About the MFA: I would caution you to reconsider and carefully evaluate whether or not what you learn will actually be worth the money. My family and I spent yesterday afternoon with relatives who put a lot of faith and money into formal education, but I’ve not witnessed much in them that proves the investment to have been worth it (from a human, not worldly success, perspective).
    I’ve read a lot of your writing, and I’m very impressed. I wonder if what you’re really looking to gain with a formal program is structure/discipline/accountability/feedback. If so, I think you can find all of that for little more than an investment of time and determination.
    Please know that I’m not trying to discourage you from following the writing dream; I’m trying to encourage you explore different means of accomplishing it. Whatever you decide, I have all the faith in the world in your abilities.
    Oh, and a couple of book recommendations: “Mystery and Manners” by Flannery O’Connor and “The War of Art” by Steven Pressfield.

    • Gospel Isosceles · August 7

      Cheryl, thank you for the extensive and loving comment. To be clear, I will not pay to get another degree. One of the biggest mistakes in my life was taking out federal loans to supplement the cost of my undergrad degree. I have rebelled against higher education for quite some time. A part of me is even humiliated at the prospect of joining a program that will likely be comprised of students ten years younger than I, with no one to care for but themselves, and full of hopes and dreams. While I am not disillusioned thinking grad school will solve my problems, I do think it beneficial to my life goals. Like I said, I’m not interested whatsoever in low-residency, online programs (the ones you pay for) because I need teaching experience and mostly, mentorship and face-to-face connectivity. Another perspective, as a mother I hope my children will see me happy and using my God-given talents to serve others. Although my mom did everything for us, staying home with us before the divorce and working mundane jobs for her whole pay checks to go to the mortgage and food as a single mother of four teenagers, I wish I would have seen her happier. I wish I would have seen her content with her accomplishments and doing something she was passionate about. Now with a new baby, I won’t apply this year because I’m not willing to start school next year with a five month-old. But it gives me plenty of time to read potential professors’ work and gravitate to one or a few from whom I can learn the most.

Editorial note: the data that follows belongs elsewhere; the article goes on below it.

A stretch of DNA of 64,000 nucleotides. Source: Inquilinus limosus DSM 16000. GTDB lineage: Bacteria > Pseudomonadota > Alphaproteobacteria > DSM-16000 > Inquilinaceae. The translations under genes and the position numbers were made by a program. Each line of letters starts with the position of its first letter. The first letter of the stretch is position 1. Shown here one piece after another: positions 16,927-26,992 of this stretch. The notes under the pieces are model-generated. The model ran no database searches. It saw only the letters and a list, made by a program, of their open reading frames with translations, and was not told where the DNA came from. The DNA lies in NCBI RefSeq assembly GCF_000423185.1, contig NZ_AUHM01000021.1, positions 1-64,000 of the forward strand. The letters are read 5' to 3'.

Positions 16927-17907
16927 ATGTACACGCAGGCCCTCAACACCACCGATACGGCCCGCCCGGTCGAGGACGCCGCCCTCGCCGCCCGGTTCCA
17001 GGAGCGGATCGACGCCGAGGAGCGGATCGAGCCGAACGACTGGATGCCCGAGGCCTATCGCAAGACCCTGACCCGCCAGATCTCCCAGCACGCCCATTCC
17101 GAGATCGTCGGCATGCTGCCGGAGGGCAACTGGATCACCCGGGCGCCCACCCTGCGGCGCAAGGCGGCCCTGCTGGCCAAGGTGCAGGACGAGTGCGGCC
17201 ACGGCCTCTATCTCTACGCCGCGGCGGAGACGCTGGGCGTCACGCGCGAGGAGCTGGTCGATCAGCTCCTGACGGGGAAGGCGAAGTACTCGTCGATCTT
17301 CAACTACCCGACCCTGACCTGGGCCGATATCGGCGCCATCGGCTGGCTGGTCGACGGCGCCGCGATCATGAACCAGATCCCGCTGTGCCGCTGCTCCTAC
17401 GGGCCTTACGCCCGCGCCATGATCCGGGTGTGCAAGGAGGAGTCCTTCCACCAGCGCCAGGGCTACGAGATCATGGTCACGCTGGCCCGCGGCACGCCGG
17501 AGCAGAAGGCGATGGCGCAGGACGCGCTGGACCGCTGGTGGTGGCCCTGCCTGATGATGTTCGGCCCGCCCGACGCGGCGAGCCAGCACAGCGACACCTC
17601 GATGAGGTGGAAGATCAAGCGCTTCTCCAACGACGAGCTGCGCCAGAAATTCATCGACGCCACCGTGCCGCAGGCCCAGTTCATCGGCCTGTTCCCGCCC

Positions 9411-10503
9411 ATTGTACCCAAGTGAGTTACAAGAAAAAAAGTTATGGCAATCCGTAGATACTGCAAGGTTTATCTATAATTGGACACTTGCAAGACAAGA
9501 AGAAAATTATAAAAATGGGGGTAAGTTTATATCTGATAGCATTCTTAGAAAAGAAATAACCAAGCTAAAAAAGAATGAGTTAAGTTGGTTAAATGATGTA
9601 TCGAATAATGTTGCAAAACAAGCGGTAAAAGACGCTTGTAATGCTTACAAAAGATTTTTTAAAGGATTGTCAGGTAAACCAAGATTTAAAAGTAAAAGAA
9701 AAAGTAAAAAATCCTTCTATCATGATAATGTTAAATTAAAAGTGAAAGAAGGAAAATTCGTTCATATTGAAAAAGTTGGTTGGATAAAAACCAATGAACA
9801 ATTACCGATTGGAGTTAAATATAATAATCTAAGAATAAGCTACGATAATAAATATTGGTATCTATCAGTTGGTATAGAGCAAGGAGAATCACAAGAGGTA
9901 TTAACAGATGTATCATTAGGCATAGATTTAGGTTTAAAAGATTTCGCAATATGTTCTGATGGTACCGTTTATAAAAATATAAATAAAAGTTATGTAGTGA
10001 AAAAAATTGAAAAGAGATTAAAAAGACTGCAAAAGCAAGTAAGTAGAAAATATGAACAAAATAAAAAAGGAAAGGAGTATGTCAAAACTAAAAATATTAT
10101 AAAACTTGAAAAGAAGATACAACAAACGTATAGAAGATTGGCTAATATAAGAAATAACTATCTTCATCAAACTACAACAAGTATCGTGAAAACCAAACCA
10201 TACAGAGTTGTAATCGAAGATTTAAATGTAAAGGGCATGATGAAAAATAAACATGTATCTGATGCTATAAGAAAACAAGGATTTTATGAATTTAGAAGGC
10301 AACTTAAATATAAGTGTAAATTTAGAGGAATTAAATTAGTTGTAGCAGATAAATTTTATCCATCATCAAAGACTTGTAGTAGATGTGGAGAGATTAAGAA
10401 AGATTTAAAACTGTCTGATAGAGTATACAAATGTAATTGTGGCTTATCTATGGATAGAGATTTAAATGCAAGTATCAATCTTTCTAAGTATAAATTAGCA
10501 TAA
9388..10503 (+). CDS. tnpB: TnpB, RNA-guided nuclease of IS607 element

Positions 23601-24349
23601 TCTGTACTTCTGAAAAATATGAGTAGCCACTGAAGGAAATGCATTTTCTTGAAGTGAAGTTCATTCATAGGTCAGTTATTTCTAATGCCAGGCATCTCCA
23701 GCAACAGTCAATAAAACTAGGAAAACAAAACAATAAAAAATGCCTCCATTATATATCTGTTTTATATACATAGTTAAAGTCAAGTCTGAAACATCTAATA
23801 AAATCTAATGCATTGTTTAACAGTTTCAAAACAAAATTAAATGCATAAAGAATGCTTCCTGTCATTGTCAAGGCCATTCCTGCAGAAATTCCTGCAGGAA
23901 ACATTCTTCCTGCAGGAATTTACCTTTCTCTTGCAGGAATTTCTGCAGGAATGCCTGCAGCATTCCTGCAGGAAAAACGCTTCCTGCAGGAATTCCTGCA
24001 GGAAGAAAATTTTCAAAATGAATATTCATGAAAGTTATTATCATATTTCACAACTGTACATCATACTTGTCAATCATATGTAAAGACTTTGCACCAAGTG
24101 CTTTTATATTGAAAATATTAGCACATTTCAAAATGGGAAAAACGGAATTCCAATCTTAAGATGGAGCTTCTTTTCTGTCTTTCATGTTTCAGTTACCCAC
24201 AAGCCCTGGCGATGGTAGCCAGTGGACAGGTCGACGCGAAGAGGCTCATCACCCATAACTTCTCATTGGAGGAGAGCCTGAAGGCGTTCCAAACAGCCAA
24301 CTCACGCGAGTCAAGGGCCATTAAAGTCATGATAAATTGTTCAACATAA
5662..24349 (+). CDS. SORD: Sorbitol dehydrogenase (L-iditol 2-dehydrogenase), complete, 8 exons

I can always learn from you and I am always grateful for your words of wisdom and encouragement. I will order the O’Connor book this week.

  4. Paul Dordal · August 7

    Congrats!

  5. Nickel Boy Graphics · August 7

    Congratulations! That last one took me by surprise!

  6. weird weekends · August 7

    wow Congratulations!!!

  7. Angelo Devlin · August 7

    Great line

    “They seem, at least in a country entrenched in identity politics, to want to be defined more by their factions than by their common Savior.”

    The best line I heard from an audio history of Nietsche was.

    “There was only one “Christian” and he died on the cross.”

    – Freidrich Nietsche

    After experiencing much hypocrisy from “pro-fessors”, that line put it in perspective.
    It is more about being in the “group”, than behavior,

    When people can profess being “Christ” like, then they won’t have to.

  8. tonyalalonde · August 7

    Congratulations!!❤

  9. saynotoclowns · September 2

    Wow, I was, quite frankly, shocked to read that donations would be cut if there were Catholics in their midst. We live in a small town where there are many denominations, but they all work together for certain things. (We are Lutheran). I can’t imagine that happening here, unless it does and I am unaware. How tragic, and especially for a cause such as that.
    God bless your sister’s journey now, and your decision making re your study etc, and well, your whole family 🙂